Grow It Yourself: Strawberries
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This is the VOA Special English Agriculture Report.
One of the sweetest gifts of nature is a red, ripe strawberry. There are three basic kinds of strawberries: June bearing, ever bearing and day neutrals.
June bearing are ready in the spring, so they are also called spring bearing. But gardeners will not get a crop during the first spring after planting.
Ever bearers, when planted after the last winter freeze, will produce fruit during spring or early summer. A second or sometimes third crop will be ready in late summer. Day neutrals produce fruit throughout the summer months.
The University of Illinois Urban Extension says ever bearers and day neutrals are especially good for home gardens. Plant strawberries in the spring as soon as the soil is dry enough.
Try to plant late in the day or on a cloudy day. The soil should cover just the roots and not the crown on top of the plant. Runners will appear in a few weeks.
Strawberries grown in containers need a soil depth of about twenty-five to thirty centimeters. Be sure the container has holes in the bottom.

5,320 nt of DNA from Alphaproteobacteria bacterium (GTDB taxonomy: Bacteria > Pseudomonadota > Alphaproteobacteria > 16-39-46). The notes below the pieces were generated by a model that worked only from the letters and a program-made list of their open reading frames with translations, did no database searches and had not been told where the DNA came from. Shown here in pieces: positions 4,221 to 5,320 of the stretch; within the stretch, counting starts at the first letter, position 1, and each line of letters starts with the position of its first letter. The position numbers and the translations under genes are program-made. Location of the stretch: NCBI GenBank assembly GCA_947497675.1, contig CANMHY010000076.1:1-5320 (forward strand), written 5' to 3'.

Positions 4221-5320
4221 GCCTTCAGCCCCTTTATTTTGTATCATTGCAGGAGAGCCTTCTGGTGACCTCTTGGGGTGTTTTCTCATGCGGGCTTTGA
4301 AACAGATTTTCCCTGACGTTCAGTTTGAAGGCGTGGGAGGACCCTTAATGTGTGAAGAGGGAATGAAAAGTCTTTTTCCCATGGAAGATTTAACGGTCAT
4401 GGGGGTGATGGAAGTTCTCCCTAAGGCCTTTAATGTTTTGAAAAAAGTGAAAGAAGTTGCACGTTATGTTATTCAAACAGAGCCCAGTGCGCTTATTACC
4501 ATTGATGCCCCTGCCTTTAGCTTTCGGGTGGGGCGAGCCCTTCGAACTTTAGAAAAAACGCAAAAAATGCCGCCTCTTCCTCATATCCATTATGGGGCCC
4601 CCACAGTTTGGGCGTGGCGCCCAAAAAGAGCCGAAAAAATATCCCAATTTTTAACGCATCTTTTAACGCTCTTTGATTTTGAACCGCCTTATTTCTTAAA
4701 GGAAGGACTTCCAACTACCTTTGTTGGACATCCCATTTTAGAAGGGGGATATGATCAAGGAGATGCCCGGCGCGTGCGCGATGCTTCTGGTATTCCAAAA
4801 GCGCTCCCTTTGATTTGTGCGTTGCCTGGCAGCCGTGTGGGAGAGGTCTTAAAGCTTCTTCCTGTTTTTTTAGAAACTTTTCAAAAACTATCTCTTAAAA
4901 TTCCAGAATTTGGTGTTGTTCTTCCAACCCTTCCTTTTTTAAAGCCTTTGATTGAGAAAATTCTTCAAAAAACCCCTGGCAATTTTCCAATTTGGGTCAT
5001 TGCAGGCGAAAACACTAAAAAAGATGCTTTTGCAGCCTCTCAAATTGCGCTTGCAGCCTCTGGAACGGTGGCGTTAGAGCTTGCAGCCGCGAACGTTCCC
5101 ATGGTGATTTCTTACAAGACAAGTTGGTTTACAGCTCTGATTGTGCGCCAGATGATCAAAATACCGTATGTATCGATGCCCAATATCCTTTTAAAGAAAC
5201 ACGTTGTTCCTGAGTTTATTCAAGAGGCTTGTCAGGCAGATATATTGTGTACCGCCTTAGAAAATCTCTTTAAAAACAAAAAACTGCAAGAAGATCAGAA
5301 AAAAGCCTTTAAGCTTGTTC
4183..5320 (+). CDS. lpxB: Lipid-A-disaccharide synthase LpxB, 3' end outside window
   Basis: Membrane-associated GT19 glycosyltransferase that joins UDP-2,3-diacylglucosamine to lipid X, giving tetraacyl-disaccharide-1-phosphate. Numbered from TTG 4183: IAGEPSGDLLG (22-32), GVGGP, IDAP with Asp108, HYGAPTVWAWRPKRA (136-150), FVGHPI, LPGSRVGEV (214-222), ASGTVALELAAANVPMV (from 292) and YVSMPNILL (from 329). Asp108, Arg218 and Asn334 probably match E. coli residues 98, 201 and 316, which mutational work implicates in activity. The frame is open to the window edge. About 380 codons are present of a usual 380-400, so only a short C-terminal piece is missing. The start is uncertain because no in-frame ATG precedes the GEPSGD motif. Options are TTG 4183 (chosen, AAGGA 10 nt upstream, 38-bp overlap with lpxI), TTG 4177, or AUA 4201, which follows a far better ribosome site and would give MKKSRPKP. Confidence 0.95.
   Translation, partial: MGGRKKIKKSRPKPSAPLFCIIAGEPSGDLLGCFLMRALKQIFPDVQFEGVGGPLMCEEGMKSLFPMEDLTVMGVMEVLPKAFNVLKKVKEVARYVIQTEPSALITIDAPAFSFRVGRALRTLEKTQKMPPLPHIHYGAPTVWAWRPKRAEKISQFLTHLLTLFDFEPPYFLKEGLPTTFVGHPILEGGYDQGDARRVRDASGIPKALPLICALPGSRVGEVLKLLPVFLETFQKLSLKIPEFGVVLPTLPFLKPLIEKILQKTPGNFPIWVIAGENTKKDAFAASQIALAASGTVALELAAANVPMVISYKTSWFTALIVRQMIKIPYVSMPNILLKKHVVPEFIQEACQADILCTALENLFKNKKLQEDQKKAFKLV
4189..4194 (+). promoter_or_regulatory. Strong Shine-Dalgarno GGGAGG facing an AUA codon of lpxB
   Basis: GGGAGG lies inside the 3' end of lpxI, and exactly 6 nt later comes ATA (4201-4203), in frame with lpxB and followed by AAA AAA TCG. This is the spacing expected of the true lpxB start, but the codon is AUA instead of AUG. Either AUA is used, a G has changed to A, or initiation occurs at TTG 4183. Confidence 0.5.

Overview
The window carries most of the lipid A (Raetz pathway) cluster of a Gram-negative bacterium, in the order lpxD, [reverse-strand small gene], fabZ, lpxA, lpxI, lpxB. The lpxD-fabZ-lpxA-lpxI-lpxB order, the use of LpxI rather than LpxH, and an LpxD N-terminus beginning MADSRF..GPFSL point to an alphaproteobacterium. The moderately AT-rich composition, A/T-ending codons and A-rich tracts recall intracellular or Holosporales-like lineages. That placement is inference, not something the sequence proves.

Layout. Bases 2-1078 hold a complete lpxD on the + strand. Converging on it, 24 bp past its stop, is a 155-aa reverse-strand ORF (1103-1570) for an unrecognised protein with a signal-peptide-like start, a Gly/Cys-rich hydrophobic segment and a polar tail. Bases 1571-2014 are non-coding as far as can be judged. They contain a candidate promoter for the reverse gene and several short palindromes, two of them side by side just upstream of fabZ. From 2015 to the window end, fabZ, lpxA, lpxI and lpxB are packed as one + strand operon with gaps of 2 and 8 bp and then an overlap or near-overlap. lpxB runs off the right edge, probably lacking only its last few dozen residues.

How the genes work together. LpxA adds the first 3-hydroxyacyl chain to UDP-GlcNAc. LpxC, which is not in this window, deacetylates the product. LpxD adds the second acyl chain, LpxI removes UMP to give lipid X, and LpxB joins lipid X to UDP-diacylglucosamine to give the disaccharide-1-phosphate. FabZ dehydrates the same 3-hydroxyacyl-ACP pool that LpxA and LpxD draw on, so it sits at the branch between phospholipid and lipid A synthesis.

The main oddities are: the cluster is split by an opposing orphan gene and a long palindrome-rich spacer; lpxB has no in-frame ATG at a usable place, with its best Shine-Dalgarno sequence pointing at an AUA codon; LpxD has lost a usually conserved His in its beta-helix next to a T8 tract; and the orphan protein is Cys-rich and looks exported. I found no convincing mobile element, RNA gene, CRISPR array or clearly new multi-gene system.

Strawberries grow well in loamy soil that lets water pass through easily. Carl Wilson at the Colorado State University Extension suggests mixing about three to five percent organic material into the soil.
Part of caring for strawberries is renovation. Once the plants have produced fruit, they become less productive. Renovation means removing a lot of the old plants to let newer ones replace them. The Agricultural Extension Service at the University of Tennessee says growers should do this every year after harvest.
Renovation also includes adding fertilizer. Adding nitrogen as a side or top dressing in late summer will supply nutrients to the fruit buds for the following spring.
California grows most of the strawberry crop in the United States. The fifty-first year of the Garden Grove Strawberry Festival is this weekend south of Los Angeles. The Web site Strawberryfestival.org says it began as a way to bring the city of Garden Grove together. A local public relations man suggested a celebration of the area's once plentiful strawberry fields.
It grew into one of the largest community festivals in the western states, complete with the world's largest strawberry shortcake. The festival has a parade, carnival rides, games and a karaoke singing contest called "Strawberry Idol."
And that's the VOA Special English Agriculture Report, written by Jerilyn Watson. For more gardening advice, go to voaspecialenglish.com. I'm Faith Lapidus.